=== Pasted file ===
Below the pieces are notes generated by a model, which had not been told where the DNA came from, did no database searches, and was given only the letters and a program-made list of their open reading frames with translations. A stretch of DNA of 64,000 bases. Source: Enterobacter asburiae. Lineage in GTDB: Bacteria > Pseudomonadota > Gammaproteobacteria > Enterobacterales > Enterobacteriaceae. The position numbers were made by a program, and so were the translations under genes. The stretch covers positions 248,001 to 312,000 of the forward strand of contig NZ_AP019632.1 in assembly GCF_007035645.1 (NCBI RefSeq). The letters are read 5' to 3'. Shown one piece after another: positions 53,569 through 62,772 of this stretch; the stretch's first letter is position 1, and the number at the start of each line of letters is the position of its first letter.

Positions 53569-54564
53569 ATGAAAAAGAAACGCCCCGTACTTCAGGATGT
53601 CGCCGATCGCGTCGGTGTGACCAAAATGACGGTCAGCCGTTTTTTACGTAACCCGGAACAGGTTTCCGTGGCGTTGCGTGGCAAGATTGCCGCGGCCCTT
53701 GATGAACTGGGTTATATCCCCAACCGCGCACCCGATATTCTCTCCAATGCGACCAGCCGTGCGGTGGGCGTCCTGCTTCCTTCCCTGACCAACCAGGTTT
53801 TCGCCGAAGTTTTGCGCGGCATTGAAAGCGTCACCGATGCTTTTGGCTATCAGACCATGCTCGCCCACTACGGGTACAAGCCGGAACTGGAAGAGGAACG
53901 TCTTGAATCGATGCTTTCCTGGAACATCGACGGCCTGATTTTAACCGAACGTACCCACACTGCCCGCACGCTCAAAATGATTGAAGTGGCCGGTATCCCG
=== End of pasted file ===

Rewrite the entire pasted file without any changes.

Below the pieces are notes generated by a model, which had not been told where the DNA came from, did no database searches, and was given only the letters and a program-made list of their open reading frames with translations. A stretch of DNA of 64,000 bases. Source: Enterobacter asburiae. Lineage in GTDB: Bacteria > Pseudomonadota > Gammaproteobacteria > Enterobacterales > Enterobacteriaceae. The position numbers were made by a program, and so were the translations under genes. The stretch covers positions 248,001 to 312,000 of the forward strand of contig NZ_AP019632.1 in assembly GCF_007035645.1 (NCBI RefSeq). The letters are read 5' to 3'. Shown one piece after another: positions 53,569 through 62,772 of this stretch; the stretch's first letter is position 1, and the number at the start of each line of letters is the position of its first letter.

Positions 53569-54564
53569 ATGAAAAAGAAACGCCCCGTACTTCAGGATGT
53601 CGCCGATCGCGTCGGTGTGACCAAAATGACGGTCAGCCGTTTTTTACGTAACCCGGAACAGGTTTCCGTGGCGTTGCGTGGCAAGATTGCCGCGGCCCTT
53701 GATGAACTGGGTTATATCCCCAACCGCGCACCCGATATTCTCTCCAATGCGACCAGCCGTGCGGTGGGCGTCCTGCTTCCTTCCCTGACCAACCAGGTTT
53801 TCGCCGAAGTTTTGCGCGGCATTGAAAGCGTCACCGATGCTTTTGGCTATCAGACCATGCTCGCCCACTACGGGTACAAGCCGGAACTGGAAGAGGAACG
53901 TCTTGAATCGATGCTTTCCTGGAACATCGACGGCCTGATTTTAACCGAACGTACCCACACTGCCCGCACGCTCAAAATGATTGAAGTGGCCGGTATCCCG